Grant and Leavenworth also talk of the Camp-Meidell Inequality in the same section. This inequality states that, for certain distributions, at least 1 - (1/2.25t2) of the points must fall between the t limits. The constraints on these distributions are that the distribution be unimodal, that the mode be the same as the mean and that the "frequencies must decline continuously on each side of the mode". Grant and Leavenworth state that "(m)any of the distributions that are not normal actually come close enough to meeting these conditions for the Camp-Meidell inequality to be applied with confidence."

For the same 3 as above, this inequality tells us that no more than ~4.9% of the cases will fall outside the limits.

Florac and Carleton (1999) also discussed both inequalities and stated that "When we couple these empirical observations with the information provided by Tchebycheff's inequality and the Camp-Meidell inequality, it is safe to say that 3-sigma limits will never cause an excessive rate of false alarms, even when the underlying distribution is distinctly nonnormal." Florac and Carleton are referring to Wheeler's Empirical Rule.

Both inequalities give us only the bounds of the probability but with no indication of what the actual probabilities are. We know from Tchebycheff that for 3 sigma at least 1 - (1/t2) =~.899 of the values must fall within 3. The actual proportion could be higher, but we just don't know what that proportion is. Ryan's comment quoted above certainly applies here as well.

The function of control charts is to indicate the possible presence of assignable cause variation. With a truly normal distribution, the probability that a point is outside of the control limits due to chance causes is much less then for a point outside the control limits in a distribution where only Tchebycheff or Camp-Meidell inequalities apply. We can assign a probability for a normal distribution if we know and . However, if we estimate these parameters, our confidence in this probability suffers.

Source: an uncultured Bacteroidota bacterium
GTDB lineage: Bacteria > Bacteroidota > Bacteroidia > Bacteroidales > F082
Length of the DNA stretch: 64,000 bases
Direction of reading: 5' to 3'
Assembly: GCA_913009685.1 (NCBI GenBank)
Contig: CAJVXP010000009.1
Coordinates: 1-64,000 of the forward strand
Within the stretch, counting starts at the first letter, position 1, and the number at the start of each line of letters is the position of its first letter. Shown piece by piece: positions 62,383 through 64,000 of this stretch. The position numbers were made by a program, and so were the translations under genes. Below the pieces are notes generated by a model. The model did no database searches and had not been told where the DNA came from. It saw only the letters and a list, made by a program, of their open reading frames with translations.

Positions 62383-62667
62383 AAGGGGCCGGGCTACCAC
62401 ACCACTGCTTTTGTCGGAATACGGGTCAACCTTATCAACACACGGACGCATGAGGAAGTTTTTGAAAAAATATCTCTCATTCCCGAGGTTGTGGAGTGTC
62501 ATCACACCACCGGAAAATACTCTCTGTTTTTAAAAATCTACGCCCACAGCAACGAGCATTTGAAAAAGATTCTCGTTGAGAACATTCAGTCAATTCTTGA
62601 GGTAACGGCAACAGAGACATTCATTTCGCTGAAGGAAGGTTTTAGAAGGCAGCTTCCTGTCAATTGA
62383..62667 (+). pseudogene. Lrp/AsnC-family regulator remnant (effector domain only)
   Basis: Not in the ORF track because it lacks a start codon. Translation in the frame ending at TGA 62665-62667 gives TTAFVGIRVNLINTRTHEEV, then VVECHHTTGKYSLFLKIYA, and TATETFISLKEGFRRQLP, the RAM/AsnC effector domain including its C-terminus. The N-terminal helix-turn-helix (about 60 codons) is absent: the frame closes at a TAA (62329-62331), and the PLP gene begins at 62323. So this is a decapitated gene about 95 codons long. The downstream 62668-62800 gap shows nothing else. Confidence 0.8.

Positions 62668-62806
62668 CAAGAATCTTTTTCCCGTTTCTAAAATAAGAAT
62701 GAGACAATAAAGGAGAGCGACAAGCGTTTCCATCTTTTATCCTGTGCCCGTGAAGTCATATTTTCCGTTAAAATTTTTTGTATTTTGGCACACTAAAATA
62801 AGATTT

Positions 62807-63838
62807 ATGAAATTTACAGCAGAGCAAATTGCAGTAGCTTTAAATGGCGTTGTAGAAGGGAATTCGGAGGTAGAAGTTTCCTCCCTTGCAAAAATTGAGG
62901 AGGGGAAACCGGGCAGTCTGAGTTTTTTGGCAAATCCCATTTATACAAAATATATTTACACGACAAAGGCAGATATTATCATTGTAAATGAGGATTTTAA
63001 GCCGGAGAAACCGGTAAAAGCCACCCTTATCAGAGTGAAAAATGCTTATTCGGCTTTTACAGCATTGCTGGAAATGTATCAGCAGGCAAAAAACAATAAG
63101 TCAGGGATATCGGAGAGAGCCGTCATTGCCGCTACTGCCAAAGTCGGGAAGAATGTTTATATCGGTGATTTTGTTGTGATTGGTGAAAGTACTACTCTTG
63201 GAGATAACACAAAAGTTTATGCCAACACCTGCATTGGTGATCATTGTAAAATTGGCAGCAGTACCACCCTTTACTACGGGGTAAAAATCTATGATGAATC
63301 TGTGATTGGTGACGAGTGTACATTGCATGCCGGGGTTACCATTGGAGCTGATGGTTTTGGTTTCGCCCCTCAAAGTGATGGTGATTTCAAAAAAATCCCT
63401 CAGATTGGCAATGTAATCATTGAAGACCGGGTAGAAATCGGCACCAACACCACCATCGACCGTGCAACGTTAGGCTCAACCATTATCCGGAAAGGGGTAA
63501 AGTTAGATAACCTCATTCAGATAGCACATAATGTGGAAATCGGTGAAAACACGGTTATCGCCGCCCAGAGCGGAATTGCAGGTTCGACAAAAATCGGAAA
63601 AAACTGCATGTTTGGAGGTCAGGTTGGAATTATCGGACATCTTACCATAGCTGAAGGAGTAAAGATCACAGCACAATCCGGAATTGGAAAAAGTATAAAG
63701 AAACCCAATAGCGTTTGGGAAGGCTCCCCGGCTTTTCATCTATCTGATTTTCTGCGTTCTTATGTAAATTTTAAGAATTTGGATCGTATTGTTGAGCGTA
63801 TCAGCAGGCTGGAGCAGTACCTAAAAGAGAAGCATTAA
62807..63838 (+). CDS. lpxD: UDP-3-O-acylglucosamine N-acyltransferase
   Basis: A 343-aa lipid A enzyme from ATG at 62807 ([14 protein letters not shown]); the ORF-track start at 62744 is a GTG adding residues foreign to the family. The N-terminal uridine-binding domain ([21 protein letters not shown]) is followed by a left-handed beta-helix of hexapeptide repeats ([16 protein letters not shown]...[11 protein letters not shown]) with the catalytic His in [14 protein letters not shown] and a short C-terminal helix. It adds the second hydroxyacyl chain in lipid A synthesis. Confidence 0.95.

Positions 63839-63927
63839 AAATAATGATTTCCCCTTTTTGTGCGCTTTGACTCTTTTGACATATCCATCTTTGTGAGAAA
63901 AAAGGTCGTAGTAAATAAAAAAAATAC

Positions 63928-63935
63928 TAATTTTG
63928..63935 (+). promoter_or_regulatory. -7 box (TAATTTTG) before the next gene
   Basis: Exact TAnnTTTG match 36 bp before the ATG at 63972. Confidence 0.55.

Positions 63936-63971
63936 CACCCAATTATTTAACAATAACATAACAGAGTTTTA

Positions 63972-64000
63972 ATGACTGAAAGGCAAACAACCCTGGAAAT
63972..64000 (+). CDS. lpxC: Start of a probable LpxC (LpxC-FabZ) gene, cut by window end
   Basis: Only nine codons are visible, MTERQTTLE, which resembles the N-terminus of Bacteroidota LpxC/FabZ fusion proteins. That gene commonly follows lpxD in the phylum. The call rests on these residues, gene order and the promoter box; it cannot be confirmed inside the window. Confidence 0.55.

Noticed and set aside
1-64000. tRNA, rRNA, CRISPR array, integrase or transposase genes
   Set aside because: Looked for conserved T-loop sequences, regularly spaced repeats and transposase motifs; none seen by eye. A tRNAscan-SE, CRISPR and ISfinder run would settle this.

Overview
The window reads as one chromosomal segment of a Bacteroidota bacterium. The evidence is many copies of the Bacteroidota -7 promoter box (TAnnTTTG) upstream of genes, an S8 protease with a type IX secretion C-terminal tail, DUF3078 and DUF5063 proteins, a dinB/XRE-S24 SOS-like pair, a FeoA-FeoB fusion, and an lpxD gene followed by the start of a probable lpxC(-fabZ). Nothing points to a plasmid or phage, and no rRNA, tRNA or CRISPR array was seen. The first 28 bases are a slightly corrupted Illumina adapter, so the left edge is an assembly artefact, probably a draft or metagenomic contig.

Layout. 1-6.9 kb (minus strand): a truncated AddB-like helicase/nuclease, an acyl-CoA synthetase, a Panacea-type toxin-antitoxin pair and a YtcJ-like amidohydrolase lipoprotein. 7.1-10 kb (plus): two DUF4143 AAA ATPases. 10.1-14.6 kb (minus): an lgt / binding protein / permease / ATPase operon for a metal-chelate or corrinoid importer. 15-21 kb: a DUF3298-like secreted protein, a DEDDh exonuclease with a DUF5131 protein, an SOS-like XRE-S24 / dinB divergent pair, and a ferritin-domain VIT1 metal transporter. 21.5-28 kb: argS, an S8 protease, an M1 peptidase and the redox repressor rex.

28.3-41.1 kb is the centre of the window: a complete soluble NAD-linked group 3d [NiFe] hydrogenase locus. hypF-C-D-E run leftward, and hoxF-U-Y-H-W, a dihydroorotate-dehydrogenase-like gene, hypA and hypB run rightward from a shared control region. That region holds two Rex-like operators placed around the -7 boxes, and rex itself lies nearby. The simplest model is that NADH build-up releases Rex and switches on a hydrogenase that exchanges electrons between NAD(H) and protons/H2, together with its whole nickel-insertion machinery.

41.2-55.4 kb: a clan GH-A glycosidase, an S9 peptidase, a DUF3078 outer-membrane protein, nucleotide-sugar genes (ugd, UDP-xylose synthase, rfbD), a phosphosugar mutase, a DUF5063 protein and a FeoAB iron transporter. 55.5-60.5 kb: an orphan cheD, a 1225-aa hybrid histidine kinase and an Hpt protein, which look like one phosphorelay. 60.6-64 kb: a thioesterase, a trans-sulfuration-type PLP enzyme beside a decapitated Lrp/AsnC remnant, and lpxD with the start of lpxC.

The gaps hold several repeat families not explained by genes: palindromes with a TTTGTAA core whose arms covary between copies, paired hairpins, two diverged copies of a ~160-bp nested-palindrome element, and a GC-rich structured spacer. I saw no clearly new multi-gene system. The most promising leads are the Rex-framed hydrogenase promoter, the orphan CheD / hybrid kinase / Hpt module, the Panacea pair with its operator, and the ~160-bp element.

Control charts can still be effective for even nonnormal distributions; Shewhart showed this. The knowledge that the probability of a Type I error (deciding that the universe has changed when in actuality it hasnt) may be greater because of a less than perfect distribution may temper the level of your efforts to find assignable causes. For 3 limits, up to, but no more than, ~11.1% of your points will show as out-of-control because of chance causes. Without knowing the actual distribution, you don't know the probability that you may be chasing a chance cause of variation. But since we never have a perfect distribution and because we estimate the parameters of the distribution, we never really know what that probability is.


Florac, W.A. & Carleton, A.D. (1999). Measuring the Software Process: Statistical Process Control for Software Process Improvement. Boston: Addison-Wesley
Grant, E.L. & Leavenworth, R.S. (1999). Statistical Quality Control 7th Ed. Boston: McGraw-Hill.
Ryan, T. P. (2000). Statistical Methods for Quality Improvement 2nd Ed. New York: John Wiley & Sons, Inc.
Shewhart, W.A. (1931). Economic Control of Quality of Manufactured Product. New York: D. Van Nostrand Company, Inc
Wheeler, D.J. (2004). Advanced Topics in Statistical Control The Power of Shewhart's Charts (2nd ed.). Knoxville, TN: SPC Press.